In 1995, CDC’s Advisory Committee on Immunization Practices (ACIP) recommended routine vaccination of all children at age 12-18 months and catch-up vaccination of all other children who were still at risk of chickenpox before the age of 13 years. In 1999, ACIP updated these recommendations to include vaccination requirements for child care and school entry. In 2007, a second dose was added for routine vaccination of children before school entry and since then the chickenpox vaccination in the United States includes a first dose at age 12-15 months, a second dose at age 4-6 years, and catch-up two dose vaccination of all older children, adolescents, and adults if they have never had chickenpox or were never vaccinated.
This is the graph with the chickenpox vaccine coverage, overall for the US. All 50 states and D.C. have state laws that require children entering child care or public schools to have certain vaccinations.
In 2005, a combination measles, mumps, rubella, and varicella (MMRV) vaccine was licensed in the United States for people ages 12 months through 12 years.
The chickenpox vaccination program was successfully implemented in the United States, with high vaccine uptake and has made a significant public health and economic impact since it started in 1995. During the first 25 years of the U.S. chickenpox vaccination program, the vaccine prevented an estimated 91 million cases, 238,000 hospitalizations, and 2,000 deaths. The program saved society more than $23 billion dollars through prevention of illness and complications by vaccination.
Since the start of the vaccination program, there has been an over 97% decrease in chickenpox cases. Now, chickenpox is rare in the United States, with fewer than 150,000 cases, 1,400 hospitalizations, and 30 deaths each year. As a result, most children don’t have to miss school in order to stay home sick or be hospitalized with chickenpox. Parents also don’t have to miss work to take care of their sick child.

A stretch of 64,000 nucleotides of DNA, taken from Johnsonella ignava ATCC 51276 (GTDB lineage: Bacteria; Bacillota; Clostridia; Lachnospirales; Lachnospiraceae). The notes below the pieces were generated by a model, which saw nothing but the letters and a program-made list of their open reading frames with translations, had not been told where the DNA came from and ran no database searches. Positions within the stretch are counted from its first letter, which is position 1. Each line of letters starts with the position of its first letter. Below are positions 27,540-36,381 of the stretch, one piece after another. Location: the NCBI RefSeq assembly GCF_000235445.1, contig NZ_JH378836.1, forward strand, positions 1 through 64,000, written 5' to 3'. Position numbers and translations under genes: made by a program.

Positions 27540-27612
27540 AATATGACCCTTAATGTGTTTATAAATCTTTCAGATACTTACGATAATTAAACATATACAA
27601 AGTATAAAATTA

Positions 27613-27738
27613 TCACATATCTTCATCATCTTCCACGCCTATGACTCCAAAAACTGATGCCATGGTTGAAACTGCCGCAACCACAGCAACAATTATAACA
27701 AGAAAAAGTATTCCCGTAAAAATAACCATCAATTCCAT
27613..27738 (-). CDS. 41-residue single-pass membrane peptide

To summarize the first 25 years of the impact of the vaccination program, CDC and its collaborators published 14 manuscripts in a special supplement in the Journal of Infectious Diseases highlighting the success of this important vaccine in saving lives and preventing illness. Take a look at the Journal of Infectious Disease from November 2022 (Volume 226), highlighting the accomplishments of the Varicella Vaccination Program in the United States.
Using The Public Health Approach helps public health professionals identify a problem, find out what is causing it, and determine what solutions/interventions work.
This month’s Out of the CDC Museum Collection features a book, Sanders on Small Pox, Cow Pox and Chicken Pox. The book was donated to the CDC Museum by Stanley Music, an epidemiologist who worked in Bangladesh with the Smallpox Eradication Program from 1973-1975.
The book’s author, Dr. James Sanders (1777-1843), was a member of the Royal Medical Society of Edinburgh – a highly respected medical society at the University of Edinburgh Medical School. Dr. Sanders published this book in Scotland for medical booksellers in 1813.
In 1796, Dr. Edward Jenner discovered that smallpox was a variant of cowpox. Throughout the next few years, he completed a myriad of experiments regarding cowpox and smallpox, including successfully creating a vaccine to protect people against them. He also coined the term vaccine, from the word vacca, meaning cow in Latin. In the early 1800s, he began vaccinating populations – inoculating people with matter collected from cowpox sores. At the start, few individuals were trusting of his new vaccine. Many people – including scientists and doctors – had hygienic, religious, scientific, or political objections. Dr. Jenner’s treatment was publicly opposed so much that violence and offensive criticism arose.
However, Dr. Sanders wrote this book in the early 1800s and mentions Dr. Jenner and his “inoculations” in the introduction. This book indicates that Dr. Sanders was really working to support the practice of vaccination and learn from Dr. Jenner.